June 4, 2023

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More than $ 930 million divorce for Dubai’s sovereignty

This is a record amount for the British judiciary in divorce matters: Dubai’s Sovereign Mohammed Ben Rachet al-Maktoum was ordered in London on Tuesday to pay more than 640 million euros (over $ 933 million). Ex-wife and their children.

Read more: The British judiciary has said the Emir of Dubai abducted his two children and threatened his wife

Read more: In Dubai, princesses trying to escape family order are in turmoil

The verdict is the latest in a series of legal battles exposing kidnappings, boat leaks and computer hacks within the Amir’s family in the strategic city state of the Gulf.

The 72-year-old head of government of the United Arab Emirates will have to pay 25 251.5 million (approximately $ 430 million) to his sixth wife, Princess Haya, 47, of Jordan, who fled to London in 2019. Two children.

He will also have to pay for their children Al Jalila, 14, and Saeed, nine, which could cover a total of 0 290 million (approximately $ 500 million) in alimony and their care-related expenses. , According to the judgment of the court. Family Affairs released on Tuesday.

The total amount, including tens of thousands of pounds of vacation or pet-related expenses, can vary depending on a number of factors, including whether the children are compatible with their father.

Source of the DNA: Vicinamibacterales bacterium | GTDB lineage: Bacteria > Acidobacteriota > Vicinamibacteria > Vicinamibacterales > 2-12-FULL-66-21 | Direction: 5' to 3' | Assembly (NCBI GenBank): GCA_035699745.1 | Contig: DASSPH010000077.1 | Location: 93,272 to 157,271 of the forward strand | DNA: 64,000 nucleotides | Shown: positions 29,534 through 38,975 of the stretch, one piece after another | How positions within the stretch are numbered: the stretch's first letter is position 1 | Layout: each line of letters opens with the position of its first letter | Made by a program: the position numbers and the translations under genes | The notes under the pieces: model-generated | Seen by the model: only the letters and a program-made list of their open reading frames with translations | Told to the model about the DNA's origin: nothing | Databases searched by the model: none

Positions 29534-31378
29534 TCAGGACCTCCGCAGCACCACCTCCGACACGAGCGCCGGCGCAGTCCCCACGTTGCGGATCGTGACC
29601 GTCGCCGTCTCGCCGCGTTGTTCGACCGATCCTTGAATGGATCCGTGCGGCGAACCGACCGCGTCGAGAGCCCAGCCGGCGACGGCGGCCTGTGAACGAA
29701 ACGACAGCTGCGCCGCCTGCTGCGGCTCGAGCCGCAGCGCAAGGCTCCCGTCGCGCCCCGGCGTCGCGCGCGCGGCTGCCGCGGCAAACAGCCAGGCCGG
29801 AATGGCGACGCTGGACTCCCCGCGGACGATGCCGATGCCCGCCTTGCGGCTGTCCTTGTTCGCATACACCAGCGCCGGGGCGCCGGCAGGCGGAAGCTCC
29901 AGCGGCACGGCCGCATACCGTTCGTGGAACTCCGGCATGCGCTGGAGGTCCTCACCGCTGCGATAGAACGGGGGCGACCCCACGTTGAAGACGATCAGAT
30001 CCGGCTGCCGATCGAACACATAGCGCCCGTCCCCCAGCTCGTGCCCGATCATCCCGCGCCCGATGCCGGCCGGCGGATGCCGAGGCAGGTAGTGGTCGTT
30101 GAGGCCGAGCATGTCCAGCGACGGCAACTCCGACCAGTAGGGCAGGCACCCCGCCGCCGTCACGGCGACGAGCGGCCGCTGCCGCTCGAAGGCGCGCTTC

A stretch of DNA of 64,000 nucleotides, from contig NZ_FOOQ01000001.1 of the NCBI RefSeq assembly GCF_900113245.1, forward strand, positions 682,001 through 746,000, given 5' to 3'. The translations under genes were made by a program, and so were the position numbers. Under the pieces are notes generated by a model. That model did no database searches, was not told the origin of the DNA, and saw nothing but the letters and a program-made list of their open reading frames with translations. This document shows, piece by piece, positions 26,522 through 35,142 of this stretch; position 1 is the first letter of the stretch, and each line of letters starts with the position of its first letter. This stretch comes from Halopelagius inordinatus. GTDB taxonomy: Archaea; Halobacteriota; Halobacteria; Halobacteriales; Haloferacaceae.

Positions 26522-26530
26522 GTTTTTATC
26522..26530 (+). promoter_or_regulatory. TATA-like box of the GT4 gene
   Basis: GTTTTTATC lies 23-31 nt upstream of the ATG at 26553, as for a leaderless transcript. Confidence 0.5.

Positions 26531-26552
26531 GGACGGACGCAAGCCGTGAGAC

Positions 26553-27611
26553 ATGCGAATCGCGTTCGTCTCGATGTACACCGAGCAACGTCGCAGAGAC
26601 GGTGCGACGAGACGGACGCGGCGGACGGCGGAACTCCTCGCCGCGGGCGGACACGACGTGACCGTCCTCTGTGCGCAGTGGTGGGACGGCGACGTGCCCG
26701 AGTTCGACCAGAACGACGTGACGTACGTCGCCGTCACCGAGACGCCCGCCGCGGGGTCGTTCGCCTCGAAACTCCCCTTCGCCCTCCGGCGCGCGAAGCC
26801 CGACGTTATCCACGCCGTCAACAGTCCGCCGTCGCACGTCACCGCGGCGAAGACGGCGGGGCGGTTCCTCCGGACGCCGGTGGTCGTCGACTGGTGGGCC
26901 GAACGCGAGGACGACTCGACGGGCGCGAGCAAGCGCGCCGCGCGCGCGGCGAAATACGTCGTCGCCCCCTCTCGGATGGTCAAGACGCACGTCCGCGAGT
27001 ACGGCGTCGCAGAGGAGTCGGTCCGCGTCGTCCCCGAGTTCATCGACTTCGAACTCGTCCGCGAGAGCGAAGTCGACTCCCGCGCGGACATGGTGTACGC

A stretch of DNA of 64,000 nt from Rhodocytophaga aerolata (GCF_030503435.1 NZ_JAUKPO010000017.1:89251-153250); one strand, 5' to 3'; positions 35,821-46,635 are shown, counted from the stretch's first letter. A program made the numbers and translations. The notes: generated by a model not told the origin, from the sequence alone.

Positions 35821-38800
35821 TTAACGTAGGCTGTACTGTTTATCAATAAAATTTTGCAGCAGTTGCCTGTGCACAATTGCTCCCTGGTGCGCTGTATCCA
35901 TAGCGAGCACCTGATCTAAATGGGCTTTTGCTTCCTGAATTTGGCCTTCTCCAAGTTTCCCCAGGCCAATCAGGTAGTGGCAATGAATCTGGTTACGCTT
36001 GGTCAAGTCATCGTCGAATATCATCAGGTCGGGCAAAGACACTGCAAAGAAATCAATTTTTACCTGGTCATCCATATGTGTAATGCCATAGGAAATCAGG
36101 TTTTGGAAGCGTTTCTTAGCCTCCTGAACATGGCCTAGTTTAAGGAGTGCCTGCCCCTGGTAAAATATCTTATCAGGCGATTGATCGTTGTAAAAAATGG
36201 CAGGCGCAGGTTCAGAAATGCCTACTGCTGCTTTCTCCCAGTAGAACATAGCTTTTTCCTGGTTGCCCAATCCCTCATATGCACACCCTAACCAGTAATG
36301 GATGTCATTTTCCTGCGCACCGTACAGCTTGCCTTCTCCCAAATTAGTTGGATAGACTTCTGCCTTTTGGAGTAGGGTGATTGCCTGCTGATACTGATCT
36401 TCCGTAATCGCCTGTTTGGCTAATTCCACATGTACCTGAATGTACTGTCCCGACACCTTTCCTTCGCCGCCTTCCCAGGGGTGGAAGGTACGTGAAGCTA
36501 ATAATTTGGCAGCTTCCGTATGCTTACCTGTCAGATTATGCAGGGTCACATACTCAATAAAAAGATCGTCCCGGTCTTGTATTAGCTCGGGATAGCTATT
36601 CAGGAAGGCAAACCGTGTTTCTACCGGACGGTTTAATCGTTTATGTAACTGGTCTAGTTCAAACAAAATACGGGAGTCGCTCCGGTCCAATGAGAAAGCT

These financial compensation measures are considered to be the most important in the context of the settlement of the divorce in the English courts from the case of Tatiana Akhmedova, the ex-wife of Russian billionaire Farkat Akhmedova.

At the end of 2016, Justice had given Ms Akhmedova 41% of her ex-husband’s assets, which is currently 7 775 million and over 3 453 million.

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A spokesman for Mohammed bin Rachet al-Maktoum said the latter had “always ensured that his children were not in need.”

“The court has now given its decision on the financial aspect and he did not wish to comment,” the spokesman continued, adding that “he urges the media to respect the privacy of his children and not to interfere in their lives in the UK.”


Judge Moore ruled that “their situation and the general threats they face in situations such as terrorism and kidnapping (children of sovereignty) are particularly vulnerable and enhanced security is needed to ensure their safety in this country.”

“The main threat they face (sovereignty) comes from him, not from the outside,” he said.

In October, the High Court ruled that Mohammed bin Rochet al-Maktoum, who had long-standing diplomatic relations with Elizabeth II, had shared his love of horses with the Queen and allowed his wife’s phone and the phone of her British lawyers to be hacked.

The hacking was not proven to be linked to a legal battle between him and his wife in the UK to get their two children back to Dubai, but 265 megabytes of “huge” amount of data was taken from Princess Haya’s phone. (24 hour voice recording or 500 photos).

The judge emphasized that the mother was “persecuted and intimidated” before and after leaving for the UK, and said that “those who act on her behalf are willing to tolerate what is being done illegally in the United Kingdom.”

In March 2020, the Family Court ruled that the Sovereign was “planning and ordering” the abduction of his two children, Princess Shamshah and his sister Latifa.

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Princess Latifa, who failed to escape from Dubai by boat in 2018, told her father to stay “hostage” for a while. Last June, he said he was “free to travel” through his law firm.

He had called on the British police to re-investigate the abduction of his older sister Shamshah in Cambridge in 2000, in a letter dated February 2021 published by the BBC.